who was allowed to leave the country despite having been arrested for
the industrial genocide that happened during the Congress regime in
the chemical pesticide plant of Union Carbide Corporation (UCC),
currently owned by Dow Chemicals Company. It should ensure that Dow
bears the liability of Bhopal disaster, the way it is bearing the
UCC’s liability for asbestos related diseases and deaths by allocating
2.2 billion dollars.
14. In the light of the fact that in the previous government there
were many ministers and cabinet minister ranking officials who seem to
have violated the oath of office and secrecy, I wish to request you to
constitute a judicial commission to examine whether oath of office and
secrecy has been adhered to by the ministers in the previous
15. There are Indians who are prisoners in foreign countries about
which the previous governments’ feigned ignorance. The new government
should declare the list of Indian prisoners in the jails of China,
Pakistan and all the other foreign countries. Indians everywhere must
be made to feel that their government is aware of their plight and is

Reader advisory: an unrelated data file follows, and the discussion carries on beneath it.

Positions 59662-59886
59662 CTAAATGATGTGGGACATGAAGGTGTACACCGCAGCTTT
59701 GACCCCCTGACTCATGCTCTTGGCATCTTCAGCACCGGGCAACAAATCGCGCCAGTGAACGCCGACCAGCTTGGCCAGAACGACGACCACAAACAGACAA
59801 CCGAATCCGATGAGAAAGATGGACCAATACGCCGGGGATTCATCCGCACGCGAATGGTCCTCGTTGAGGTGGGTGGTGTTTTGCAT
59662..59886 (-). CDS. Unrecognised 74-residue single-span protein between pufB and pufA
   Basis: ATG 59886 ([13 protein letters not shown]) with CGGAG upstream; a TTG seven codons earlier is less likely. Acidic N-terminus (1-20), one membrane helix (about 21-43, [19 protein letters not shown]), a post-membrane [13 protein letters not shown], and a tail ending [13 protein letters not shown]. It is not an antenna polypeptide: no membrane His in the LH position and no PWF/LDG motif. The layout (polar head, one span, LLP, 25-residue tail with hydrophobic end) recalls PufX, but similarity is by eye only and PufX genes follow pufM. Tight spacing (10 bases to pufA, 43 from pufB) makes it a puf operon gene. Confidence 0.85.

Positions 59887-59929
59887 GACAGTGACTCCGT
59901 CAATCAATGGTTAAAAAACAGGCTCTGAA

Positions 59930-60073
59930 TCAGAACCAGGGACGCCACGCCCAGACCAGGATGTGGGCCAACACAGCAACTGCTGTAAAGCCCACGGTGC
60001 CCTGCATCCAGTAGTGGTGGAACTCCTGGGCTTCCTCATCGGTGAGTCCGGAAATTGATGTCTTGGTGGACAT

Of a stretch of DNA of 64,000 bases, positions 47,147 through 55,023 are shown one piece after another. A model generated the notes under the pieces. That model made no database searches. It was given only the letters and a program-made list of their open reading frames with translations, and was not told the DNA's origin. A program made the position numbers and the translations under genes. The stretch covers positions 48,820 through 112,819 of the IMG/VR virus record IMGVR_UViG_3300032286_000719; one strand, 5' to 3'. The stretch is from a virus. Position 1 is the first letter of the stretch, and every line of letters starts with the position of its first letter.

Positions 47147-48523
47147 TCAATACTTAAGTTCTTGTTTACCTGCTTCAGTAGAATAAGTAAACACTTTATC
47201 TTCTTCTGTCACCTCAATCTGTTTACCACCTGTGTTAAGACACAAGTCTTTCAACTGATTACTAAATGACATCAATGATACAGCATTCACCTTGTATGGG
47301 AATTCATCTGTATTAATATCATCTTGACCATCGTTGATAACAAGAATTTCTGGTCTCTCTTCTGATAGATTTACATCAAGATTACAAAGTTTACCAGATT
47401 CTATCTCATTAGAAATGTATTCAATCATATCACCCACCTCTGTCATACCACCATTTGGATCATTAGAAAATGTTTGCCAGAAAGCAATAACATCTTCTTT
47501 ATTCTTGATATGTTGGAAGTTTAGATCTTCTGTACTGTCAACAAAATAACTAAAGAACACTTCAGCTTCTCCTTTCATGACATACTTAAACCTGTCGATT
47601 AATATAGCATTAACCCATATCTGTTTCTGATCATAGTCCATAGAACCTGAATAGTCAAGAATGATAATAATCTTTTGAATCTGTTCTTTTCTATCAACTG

making efforts to bring them back to their homeland. The condition of
under trials in the prisons of India and the need to decongest the
jails in general through creative interventions also merits attention.
It has been said that by 2025, India could become a $5 trillion
economy, and among the top five in the world. If India does become a
$5 trillion economy but get all its rivers polluted, food chain
poisoned and genetic pool depleted and biometric database of Indians
sold or stolen at the behest of commercial czars, will it not be a
Our new Prime Minister and his advisers must ponder over such a
scenario before following the path that has been paved by the previous
governments’ policies and programs and consider reversing them.
ToxicsWatch Alliance (TWA)